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Proc Natl Acad Sci U S A. 1991 May 15;88(10):4230-4.

Electroporation by using bipolar oscillating electric field: an improved method for DNA transfection of NIH 3T3 cells.

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Section on Metabolic Regulation, National Heart, Lung and Blood Institute, National Institute of Health, Bethesda, MD 20892.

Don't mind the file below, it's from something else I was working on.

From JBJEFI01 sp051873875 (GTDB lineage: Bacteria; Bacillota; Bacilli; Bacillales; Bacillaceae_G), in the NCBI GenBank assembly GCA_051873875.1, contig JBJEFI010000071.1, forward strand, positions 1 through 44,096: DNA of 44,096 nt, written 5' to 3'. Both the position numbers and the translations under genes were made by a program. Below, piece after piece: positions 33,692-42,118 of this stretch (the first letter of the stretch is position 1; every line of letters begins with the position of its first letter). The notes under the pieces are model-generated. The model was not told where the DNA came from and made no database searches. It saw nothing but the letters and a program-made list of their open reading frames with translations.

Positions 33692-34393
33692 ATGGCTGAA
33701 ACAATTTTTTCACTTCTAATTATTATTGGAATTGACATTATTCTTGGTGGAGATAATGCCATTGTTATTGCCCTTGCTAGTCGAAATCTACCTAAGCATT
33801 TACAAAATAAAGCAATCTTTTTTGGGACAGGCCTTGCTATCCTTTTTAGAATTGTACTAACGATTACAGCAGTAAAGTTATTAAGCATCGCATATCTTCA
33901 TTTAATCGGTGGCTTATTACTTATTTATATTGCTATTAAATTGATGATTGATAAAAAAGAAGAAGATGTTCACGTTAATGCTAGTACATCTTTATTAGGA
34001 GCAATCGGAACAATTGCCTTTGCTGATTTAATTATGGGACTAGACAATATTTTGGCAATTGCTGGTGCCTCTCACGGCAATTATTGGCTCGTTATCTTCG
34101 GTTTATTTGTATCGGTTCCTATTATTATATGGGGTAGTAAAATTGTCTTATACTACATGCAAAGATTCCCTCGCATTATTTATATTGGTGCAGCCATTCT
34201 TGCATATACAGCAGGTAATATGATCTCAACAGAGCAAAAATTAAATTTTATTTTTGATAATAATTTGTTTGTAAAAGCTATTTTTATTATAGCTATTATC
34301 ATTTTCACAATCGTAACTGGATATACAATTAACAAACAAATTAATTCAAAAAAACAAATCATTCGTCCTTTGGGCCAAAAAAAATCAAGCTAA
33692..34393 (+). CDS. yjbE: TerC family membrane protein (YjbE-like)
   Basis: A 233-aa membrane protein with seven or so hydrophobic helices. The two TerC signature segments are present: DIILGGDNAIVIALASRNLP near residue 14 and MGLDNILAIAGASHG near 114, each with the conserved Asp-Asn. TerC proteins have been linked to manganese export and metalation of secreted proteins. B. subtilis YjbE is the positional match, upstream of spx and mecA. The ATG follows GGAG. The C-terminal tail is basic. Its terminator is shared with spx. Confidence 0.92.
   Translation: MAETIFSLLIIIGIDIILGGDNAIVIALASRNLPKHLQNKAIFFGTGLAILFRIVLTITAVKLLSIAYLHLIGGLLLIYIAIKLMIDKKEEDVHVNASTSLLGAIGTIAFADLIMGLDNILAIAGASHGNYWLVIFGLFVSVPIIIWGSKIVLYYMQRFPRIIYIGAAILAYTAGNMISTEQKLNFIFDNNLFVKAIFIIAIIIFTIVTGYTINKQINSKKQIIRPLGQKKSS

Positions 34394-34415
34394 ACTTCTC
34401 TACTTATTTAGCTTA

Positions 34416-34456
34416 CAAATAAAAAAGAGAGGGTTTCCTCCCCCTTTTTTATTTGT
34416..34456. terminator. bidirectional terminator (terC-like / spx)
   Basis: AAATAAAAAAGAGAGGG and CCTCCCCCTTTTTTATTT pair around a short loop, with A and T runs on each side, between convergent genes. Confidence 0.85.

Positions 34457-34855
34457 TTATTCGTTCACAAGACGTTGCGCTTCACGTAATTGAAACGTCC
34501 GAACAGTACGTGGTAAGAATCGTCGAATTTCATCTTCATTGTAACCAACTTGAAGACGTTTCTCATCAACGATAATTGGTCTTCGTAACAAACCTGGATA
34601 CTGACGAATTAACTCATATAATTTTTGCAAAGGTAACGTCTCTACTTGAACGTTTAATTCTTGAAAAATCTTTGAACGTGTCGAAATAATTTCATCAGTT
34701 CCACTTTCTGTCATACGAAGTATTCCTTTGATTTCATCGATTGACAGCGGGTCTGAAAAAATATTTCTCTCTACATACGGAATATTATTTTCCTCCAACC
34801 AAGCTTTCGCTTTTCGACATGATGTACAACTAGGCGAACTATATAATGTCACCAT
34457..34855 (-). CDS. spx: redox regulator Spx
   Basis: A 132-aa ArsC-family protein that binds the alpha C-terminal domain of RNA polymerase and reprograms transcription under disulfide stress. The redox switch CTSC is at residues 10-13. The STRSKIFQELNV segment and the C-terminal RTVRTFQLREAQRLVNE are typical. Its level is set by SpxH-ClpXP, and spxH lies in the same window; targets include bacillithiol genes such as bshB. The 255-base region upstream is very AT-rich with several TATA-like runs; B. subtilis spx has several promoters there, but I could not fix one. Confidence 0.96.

Using the plasmid DNA pSV2-neo (which, when integrated into the cellular genome confers resistance to the antibiotic G418 for selection), we examined and compared the transfection efficiency on NIH 3T3 cells electropermeabilized by applying a sequence of high-frequency unipolar or bipolar square waves or a single square pulse. Results show that a bipolar square wave is, at least, 1.7- and 5.5-fold more efficient than the unipolar square wave and single square pulse, respectively. In the range of electric field strength used for optimum transfection, the survivability of electropermeabilized cells was comparable between the unipolar and bipolar square waves but fell considerably with the single square pulse. Qualitative comparison of cell permeabilization induced by the three types of wave forms and monitored by ethidium bromide uptake revealed that only the bipolar square wave permeabilizes the cell membrane symmetrically at the two hemispheres facing the electrodes. With unipolar square wave or single square pulse, the membrane is permeabilized either on one side or asymmetrically. Taken together, our result suggests that permeabilization of the membrane at multiple sites without affecting cell survivability may account for the improvements in transfection efficiency observed with bipolar oscillating electric fields.

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